The tomb of St. Philip, one of the 12 Apostles of Jesus, was unearthed in a great discovery in the Denizli province of Turkey.
The discovery took place at the Hierapolis (Pamukkale) ancient excavation site of Denizli in western Turkey on Tuesday 26 July 2011. The excavation has been going on in the area for some 32 years led by the Italian Prof. Francesco D’Andria. Prof D’Andria gave the news of the great discovery on Tuesday, saying: “The discovery of the tomb of St Philip, who is a very important figure for Christianity, will make a tremendous impression in the world,” shortly after the great success of his team.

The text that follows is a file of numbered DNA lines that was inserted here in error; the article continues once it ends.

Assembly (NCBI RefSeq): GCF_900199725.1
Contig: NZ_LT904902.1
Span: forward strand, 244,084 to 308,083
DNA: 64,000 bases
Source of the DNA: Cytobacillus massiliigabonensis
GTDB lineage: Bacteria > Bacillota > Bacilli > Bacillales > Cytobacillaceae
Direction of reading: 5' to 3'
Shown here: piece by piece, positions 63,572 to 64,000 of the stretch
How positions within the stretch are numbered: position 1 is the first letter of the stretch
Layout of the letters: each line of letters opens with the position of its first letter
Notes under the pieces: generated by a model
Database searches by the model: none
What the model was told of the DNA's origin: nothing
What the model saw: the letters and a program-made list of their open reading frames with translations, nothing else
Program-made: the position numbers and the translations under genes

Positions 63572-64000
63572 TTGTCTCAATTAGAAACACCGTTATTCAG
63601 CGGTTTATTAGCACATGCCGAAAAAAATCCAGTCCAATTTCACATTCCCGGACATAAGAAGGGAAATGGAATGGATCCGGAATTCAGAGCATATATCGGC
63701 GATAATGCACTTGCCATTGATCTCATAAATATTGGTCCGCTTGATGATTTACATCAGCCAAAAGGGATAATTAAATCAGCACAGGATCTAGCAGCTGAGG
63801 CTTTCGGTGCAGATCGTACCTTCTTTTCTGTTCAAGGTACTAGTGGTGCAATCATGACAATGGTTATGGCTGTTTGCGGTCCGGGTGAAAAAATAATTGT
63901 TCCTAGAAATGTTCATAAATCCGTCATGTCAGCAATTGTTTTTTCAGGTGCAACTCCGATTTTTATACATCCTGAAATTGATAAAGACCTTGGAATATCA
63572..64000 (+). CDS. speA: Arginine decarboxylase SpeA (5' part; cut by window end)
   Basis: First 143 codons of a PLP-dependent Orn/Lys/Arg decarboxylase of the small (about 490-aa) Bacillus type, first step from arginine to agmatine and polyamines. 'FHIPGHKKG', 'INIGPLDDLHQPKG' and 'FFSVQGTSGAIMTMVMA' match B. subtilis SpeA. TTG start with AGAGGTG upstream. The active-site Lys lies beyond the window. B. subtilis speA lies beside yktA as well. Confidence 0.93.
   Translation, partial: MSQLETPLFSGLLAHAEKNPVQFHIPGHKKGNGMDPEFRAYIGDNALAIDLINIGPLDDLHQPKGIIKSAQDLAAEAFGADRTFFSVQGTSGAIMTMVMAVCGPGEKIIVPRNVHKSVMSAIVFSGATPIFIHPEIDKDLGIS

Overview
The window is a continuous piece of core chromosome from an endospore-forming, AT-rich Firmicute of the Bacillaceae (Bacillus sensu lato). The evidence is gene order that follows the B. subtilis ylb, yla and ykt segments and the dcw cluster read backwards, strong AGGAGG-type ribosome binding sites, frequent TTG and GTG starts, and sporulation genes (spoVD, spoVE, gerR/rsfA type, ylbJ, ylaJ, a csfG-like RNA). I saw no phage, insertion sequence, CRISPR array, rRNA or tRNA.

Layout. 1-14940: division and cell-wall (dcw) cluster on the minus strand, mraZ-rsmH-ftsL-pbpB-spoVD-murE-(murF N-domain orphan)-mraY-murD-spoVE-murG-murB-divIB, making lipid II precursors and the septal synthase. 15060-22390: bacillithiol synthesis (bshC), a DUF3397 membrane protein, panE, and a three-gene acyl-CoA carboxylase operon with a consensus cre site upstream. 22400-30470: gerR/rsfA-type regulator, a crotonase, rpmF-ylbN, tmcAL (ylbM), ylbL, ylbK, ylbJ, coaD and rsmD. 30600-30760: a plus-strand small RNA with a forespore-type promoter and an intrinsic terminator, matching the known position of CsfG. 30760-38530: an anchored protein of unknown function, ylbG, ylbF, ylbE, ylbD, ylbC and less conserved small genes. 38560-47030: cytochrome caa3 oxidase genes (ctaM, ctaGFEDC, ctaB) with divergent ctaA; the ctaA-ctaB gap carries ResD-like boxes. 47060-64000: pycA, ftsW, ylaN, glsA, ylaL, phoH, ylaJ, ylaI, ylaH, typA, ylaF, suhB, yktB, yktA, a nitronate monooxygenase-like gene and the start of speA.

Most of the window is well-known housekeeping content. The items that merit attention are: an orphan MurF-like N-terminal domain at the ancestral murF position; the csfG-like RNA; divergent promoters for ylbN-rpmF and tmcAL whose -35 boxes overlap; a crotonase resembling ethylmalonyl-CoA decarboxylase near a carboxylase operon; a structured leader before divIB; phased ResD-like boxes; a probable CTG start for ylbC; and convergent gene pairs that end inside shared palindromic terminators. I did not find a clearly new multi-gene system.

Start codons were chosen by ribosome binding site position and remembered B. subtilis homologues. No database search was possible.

Up till now, people believed that the tomb of St. Philip was in the back hill of Hierapolis known as Martyr's Hill, but Italian Archaeologist Francesco D’Andria and his team discovered a new unknown church 40 meters of Martyr's Hill and the real tomb of St. Philip the Apostle is in this church.
“St. Philip is considered a martyr. In fact, the church built in his name on the Martyr's Hill is, for this reason, also called Martyrion, despite the fact there were no traces of the grave of St. Philip. As we were cleaning out the new church we discovered a month ago, we finally found the grave. With close examination, we determined that the grave had been moved from its previous location in the St. Philip Church to this new church in the fifth century, during the Byzantine era. We are extremely happy and proud to have discovered the grave of a saint whose name appears in the Bible – this surely is an important discovery for religious tourism, archaeology and Christendom,” the professor said.
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